Family Ties will satisfy those who hold a special place in their heart for the Keaton’s.
If there’s anything I’m an expert of, it would be TV shows. A large percentage of my life has been spent in front of the small screen watching a wide variety of programs (except for ‘Imaginary Mary’). On the short list of my all-time favorite sitcoms is ‘Family Ties,’ so I was thrilled that it was being brought back to life with a play at The Loft. Whenever a beloved series is restored though, there’s a risk that it will fall short of the set expectations. Fans of ‘Baywatch’ are leaving theatres disappointed with the recent movie, but this staged version of Family Ties will satisfy those who hold a special place in their heart for the Keaton’s.
The play is set in 2008, and Alex, Mallory, and Jennifer return to their childhood home for an event honoring their father, Steven. Fans of Family Ties will recall frequent episodes that featured clips from past shows as the Keaton’s would reminisce. This staged version is no different as a large percentage of its 80 minute run time is spent remembering the past, as some classic moments are reenacted. All of the cast so totally embodies their characters it feels just like watching the original series.
While Steve Urkel isn’t very far behind, one of my all-time favorite television characters is Alex P. Keaton, so Jim Stanek had big shoes…err a big suit to fill with his portrayal of the role. It would be no surprise to me if Stanek and Fox didn’t share some strands of DNA. From the tilts in his voice to his physical mannerisms, Stanek is perfect in every way as Alex. If there is ever a stage version of ‘Back to the Future’ or even ‘Spin City,’ it would be a crime if Stanek doesn’t get the part. It should come as no surprise that the character of Alex has entered the world of politics and is running for Congress. If only our real politicians were more like Alex P. Keaton.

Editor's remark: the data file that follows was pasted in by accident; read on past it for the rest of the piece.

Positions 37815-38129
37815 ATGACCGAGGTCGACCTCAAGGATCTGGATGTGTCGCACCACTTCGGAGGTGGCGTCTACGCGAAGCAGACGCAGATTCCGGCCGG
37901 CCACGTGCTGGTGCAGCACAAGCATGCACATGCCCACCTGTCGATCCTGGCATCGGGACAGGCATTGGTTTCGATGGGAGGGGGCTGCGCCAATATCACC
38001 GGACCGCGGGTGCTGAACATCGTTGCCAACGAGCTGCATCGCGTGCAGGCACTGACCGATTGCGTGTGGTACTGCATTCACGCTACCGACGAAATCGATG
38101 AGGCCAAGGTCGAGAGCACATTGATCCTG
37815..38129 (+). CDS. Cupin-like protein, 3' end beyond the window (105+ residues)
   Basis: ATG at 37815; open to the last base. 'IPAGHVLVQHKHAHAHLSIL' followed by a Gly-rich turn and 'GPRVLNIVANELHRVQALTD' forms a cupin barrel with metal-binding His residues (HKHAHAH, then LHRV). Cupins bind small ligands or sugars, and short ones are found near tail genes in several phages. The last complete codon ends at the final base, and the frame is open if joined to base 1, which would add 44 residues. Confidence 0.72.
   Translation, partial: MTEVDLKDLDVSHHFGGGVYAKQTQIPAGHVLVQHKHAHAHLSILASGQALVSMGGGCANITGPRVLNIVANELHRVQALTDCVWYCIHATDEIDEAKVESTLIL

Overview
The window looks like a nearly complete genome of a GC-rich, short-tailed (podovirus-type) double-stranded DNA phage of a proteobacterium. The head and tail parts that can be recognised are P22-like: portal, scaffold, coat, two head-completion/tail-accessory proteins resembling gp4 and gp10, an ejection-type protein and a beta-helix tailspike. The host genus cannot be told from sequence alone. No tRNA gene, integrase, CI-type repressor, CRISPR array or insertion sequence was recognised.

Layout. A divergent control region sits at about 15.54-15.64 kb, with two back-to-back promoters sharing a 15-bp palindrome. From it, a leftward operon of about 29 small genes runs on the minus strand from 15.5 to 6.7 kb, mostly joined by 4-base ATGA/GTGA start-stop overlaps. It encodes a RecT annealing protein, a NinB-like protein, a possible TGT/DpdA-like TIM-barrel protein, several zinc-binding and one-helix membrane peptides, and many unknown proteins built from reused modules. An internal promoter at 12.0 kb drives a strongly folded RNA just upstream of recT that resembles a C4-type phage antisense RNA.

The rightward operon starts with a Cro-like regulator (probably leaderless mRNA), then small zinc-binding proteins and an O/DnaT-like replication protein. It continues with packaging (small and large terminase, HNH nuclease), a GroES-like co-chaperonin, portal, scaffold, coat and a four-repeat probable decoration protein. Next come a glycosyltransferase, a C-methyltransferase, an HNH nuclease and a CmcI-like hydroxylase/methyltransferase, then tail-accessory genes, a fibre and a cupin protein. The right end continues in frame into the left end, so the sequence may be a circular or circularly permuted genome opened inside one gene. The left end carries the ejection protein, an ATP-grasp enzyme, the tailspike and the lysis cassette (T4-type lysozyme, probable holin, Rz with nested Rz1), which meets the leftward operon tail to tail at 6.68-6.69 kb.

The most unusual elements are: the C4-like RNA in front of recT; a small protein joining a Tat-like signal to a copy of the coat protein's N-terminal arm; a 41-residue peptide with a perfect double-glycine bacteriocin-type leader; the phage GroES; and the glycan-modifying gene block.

It’s a true credit to the entire production that I’ve made it to the fourth paragraph without a single mention of ‘The Brady Bunch,’ which I hold on a level all by itself. I have not also only seen every episode of ‘The Brady Bunch,’ I could recite them all too. I would attend a performance of Eve Plumb (Jan Brady) reading the telephone book, but her being in Family Ties is a much better option. Plumb acts as a true architect, as she builds a masterful portrayal of Elyse Keaton. In all seriousness I entered full of excitement to watch Plumb perform, but after a few minutes in I totally forgot who she was. It’s no simple task to erase a Brady from my mind, but all I saw was Elyse. I do however wish there was a line in the script where she said, “Mallory, Mallory, Mallory!” I’ll settle though for the impersonation of ‘The Fonz.’ A strong point of the series Family Ties was the special bond between Elyse and Alex, and both actors keep that up in the play.
Equally excellent is Lawrence Redmond as Steven, Thea Brooks as the dimwitted Mallory, Sara Mackie as Jennifer and Maggie Loue Rader is beautifully radiant as Ellen. The episodes they portray flashbacks to include one of the classics, when Alex and Ellen dance to ‘At This Moment’ and then meet up at the train station. It’s a television moment that has always stuck with me for its emotional wallop, and it’s just as powerful in this production. Another highlight is the remembrance of when Alex turned 18 and went off to Wheeling to celebrate without parental permission, and Elyse went to bring him back home. The brilliance of Stanek and Plumb are truly evident in these scenes.
The work of the set designers often get overlooked, at least by me, but not this time as Tamara Honesty outdid herself in resembling the look of the Keaton’s house. I felt as if I had stepped through my television and was in their living room (and kitchen) as every detail was so spot on. The set essentially plays just a big of part as the cast as it sets the mood for the trip down memory lane.
Absent from the play is the youngest Keaton, Andy, and Mallory’s husband, Nick, both of whom are mentioned but there are no references to Skippy. There is also a big twist at the end, which I did not see coming, and left me slightly confused but delivers the touch of emotional sentiment that Family Ties is known for.
Fans of Family Ties should not miss this revival, nor should anyone with an appreciation for unity within a family, as it’s what the Keaton’s represent. Family Ties, a play by Daniel Goldstein, continues at The Loft through June 25. In the spirit of recalling television greatness from the past, the best way to end this review is with the words…Sit Ubu sit, good dog.
Mike Woody is a life long resident of Dayton, and has a passion for writing, which is good because he doesn't excel at much of anything else, except eating.